December 19, 2017

Both Ends of the Spectrum: GCC-Maghreb Relations

Abu Dhabi Crown Prince Mohammed bin Zayed al-Nahyan, left, and Morocco's King Mohammed VI attend a ceremony at the Royal Palace in Casablanca, Morocco, March 17, 2015. (AP Photo/Abdeljalil Bounhar)
by Florence Gaub

The Gulf Arab states and the states of the Maghreb are part of one strategic space defined, broadly, by shared linguistic, cultural, religious, social, and historical characteristics. Both are subregions of the Arab world, and therefore members of the League of Arab States. Perhaps crucially, they perceive themselves to be part of one political cosmos.

Within this cosmos, however, the four states of the Maghreb and the six members of the Gulf Cooperation Council are on the opposite ends of the spectrum in a number of ways. This begins with geography but includes economic and especially political factors. Taken together, they lead to a defined, but different, strategic posture. The superficial similarities therefore do not translate into deepening of ties despite the considerable potential.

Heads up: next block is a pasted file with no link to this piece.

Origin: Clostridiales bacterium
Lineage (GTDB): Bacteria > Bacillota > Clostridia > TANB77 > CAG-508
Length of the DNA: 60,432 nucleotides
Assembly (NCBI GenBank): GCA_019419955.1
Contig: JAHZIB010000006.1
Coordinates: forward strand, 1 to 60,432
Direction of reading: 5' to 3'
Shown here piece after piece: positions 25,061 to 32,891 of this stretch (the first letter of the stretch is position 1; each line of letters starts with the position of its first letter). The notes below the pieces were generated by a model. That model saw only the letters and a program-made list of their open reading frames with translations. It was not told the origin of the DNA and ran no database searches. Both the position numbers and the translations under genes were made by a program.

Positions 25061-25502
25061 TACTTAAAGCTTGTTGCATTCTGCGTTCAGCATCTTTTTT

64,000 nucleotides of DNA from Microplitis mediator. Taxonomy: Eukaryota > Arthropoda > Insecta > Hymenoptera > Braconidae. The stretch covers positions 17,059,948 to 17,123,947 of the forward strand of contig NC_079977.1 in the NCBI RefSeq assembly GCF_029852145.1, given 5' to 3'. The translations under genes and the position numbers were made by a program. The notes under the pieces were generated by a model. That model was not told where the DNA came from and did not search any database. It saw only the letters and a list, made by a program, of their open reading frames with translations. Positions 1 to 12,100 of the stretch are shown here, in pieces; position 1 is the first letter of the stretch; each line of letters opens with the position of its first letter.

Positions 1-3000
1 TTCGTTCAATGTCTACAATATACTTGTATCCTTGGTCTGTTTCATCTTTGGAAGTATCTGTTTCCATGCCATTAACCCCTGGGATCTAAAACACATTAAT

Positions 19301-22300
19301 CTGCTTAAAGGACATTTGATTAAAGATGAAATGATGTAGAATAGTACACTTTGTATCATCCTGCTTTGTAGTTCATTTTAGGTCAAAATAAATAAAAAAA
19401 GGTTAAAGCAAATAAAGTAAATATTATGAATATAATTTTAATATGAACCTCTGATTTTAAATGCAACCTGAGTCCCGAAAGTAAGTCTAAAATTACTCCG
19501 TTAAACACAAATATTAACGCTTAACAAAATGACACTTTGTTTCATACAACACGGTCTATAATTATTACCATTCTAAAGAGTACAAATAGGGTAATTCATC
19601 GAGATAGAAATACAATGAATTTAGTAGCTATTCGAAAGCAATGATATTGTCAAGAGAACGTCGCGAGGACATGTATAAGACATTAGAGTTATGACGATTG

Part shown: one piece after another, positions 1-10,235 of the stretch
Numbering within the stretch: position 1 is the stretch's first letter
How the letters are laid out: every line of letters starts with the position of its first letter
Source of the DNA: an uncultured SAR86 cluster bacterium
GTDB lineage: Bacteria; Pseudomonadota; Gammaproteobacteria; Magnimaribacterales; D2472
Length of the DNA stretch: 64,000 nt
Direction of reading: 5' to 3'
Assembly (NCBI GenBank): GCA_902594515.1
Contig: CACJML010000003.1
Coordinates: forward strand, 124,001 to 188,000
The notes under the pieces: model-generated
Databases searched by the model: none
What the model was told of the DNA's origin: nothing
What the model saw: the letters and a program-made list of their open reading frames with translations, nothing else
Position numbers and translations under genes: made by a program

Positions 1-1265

The AGSIW Gulf Rising Series

This paper, informed by a workshop hosted by the Arab Gulf States Institute in Washington, was developed as part of AGSIW’s Gulf Rising series analyzing the energized role of the Gulf Arab states in the international system. The series looks beyond GCC relations with the United States to examine ties with other key countries and regions. Additionally, it investigates motivations behind Gulf Arab states’ foreign policy choices and evaluates the implications for U.S. foreign policy toward the GCC states and the region.